The Patriot Ledger: More families, elders have no place to call home

March 4, 2019

QUINCY — Second of three parts.

Standing in the living room of her sparse Braintree Village apartment, Jackie Scanlon said she didn’t know how she would pay her rent this month.

Scanlon recently divorced her husband of seven years and is now a single mother of girls ages 7 and 4. She said she struggles to keep a roof over her daughters’ heads with only a part-time income.

“Nothing is beneath me. I’ll take my kids to a shelter if I have to, but we would obviously rather be here,” she said.

Scanlon said her salary won’t cover the $2,150-a-month rent, including utilities, for the two-bedroom apartment she moved into on Feb. 1. She’s relying on the help of friends and family and hoping her child support payments begin so she can pay her rent on time, she said.

“Right now it seems impossible,” Scanlon said, her voice cracking.

Scanlon’s story is becoming common among working families trying to make ends meet in a region where wages have remained stagnant while rents have grown by nearly 54 percent in the last decade. Scanlon, 30, has been able to avoid becoming homeless so far, but there are thousands of families across the state and hundreds across the South Shore who haven’t been so lucky.

Homelessness in Massachusetts is growing at a faster rate than in any other state, and it is families, young people and older adults fueling that growth, according to a recent report from the federal Department of Housing and Urban Development for 2018. Of the state’s 20,068 homeless individuals, 13,257 were people in families with children — a 17 percent increase over the prior year, according to the report.

Traditional triggers such as substance abuse and mental health issues still account for about 30 percent of Massachusetts’ homeless population, but a Department of Housing and Urban Development study shows that the fastest-growing homeless populations are families and older adults trapped by fixed incomes and wages that haven’t kept pace with rising rent and housing prices.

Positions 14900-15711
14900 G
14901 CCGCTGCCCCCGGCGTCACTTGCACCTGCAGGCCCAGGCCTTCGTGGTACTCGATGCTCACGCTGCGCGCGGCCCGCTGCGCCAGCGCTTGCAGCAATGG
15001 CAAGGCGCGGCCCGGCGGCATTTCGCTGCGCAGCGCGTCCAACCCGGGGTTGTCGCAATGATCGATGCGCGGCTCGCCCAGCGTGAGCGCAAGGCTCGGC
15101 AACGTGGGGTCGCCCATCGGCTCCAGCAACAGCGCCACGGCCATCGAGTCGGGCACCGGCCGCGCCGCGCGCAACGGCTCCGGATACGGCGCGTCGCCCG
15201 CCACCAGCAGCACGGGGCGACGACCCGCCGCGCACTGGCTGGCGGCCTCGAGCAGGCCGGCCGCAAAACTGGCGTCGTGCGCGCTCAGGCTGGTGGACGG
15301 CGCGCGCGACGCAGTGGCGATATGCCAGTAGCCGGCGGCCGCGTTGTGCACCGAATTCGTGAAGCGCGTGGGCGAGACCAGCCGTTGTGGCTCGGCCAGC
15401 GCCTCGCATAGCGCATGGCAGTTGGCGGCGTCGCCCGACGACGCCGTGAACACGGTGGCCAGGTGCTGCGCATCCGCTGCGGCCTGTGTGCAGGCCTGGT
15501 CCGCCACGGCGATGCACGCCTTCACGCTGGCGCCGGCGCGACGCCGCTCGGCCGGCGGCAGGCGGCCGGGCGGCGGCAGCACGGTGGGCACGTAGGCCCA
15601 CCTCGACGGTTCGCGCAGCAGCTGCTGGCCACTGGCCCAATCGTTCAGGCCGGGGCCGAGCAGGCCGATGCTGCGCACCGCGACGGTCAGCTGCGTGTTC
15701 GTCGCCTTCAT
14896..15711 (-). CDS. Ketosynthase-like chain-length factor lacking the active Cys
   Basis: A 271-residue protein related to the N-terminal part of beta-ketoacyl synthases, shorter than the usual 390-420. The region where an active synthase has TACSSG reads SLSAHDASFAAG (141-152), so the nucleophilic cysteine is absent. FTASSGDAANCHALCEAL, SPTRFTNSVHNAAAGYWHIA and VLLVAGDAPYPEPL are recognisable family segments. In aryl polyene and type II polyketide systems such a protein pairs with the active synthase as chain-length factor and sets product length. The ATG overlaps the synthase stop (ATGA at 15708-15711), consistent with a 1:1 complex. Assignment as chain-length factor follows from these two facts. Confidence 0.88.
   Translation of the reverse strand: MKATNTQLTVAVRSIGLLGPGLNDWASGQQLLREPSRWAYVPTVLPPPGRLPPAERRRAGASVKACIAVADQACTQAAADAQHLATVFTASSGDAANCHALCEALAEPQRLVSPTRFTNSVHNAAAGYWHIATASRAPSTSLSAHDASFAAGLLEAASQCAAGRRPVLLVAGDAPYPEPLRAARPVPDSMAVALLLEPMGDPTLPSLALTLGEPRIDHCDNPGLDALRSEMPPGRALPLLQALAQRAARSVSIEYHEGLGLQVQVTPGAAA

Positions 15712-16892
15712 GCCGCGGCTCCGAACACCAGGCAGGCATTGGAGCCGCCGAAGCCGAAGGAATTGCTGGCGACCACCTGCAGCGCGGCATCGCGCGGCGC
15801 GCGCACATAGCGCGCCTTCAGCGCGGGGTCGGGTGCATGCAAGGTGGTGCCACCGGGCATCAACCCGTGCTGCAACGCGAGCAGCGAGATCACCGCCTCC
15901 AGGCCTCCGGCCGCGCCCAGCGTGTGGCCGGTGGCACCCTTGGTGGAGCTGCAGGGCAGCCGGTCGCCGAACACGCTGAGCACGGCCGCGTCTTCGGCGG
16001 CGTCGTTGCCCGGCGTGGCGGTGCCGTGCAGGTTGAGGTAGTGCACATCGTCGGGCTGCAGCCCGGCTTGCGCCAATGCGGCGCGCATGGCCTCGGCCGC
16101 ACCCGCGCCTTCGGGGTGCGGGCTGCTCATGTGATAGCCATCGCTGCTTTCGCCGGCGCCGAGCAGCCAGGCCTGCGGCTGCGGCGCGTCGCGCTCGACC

The Federal Reserve last year reported that 40 percent of Americans don’t have enough money to cover an unexpected $400 expense, meaning a sudden illness or accident, a move or a car repair could force a family into homelessness.

The vulnerability of household finances underscores a persistent misconception that homelessness only happens to drug addicts and people struggling with serious mental and developmental disabilities, experts say.

“It’s really because the cost of housing has far outpaced what an average person in Massachusetts can afford, especially low-income families and individuals,” said Kelly Turley, associate director of the Coalition for the Homeless.

Over the past decade, homelessness among Massachusetts families has nearly doubled, the HUD report found. Today there are 6,422 more people in homeless families than there were in 2007. Another federal study, by the Department of Education, suggests that the number of homeless families could be much higher.

That Department of Education study identified 24,075 homeless students in Massachusetts schools, including 165 in Quincy public schools. Only 5 percent of the students were without a parent or guardian, suggesting homelessness among adults is also much higher.

The Department of Education study counts students who are living temporarily with friends or family as well as those living in shelters or motels, which is why its numbers are so much higher than those in the HUD study, which only counts people in shelters and temporary housing and on the streets.

There were 391 homeless children and 201 homeless adults scattered throughout shelters around the South Shore in January, according to counts by Father Bill’s & Mainspring, a homeless shelter operating in Quincy and Brockton.

The numbers are staggering, especially since the number of homeless families is declining in most states.

But even with some of the highest numbers of homeless families in the nation, Massachusetts has few families who go without shelter.

Of the homeless students, 60 percent were living temporarily with friends or family, 27 percent were living in state-run shelters for families and 6 percent were living in motels, state data shows. Sixty-eight students, less than 1 percent of those counted as homeless, had no roof over their heads.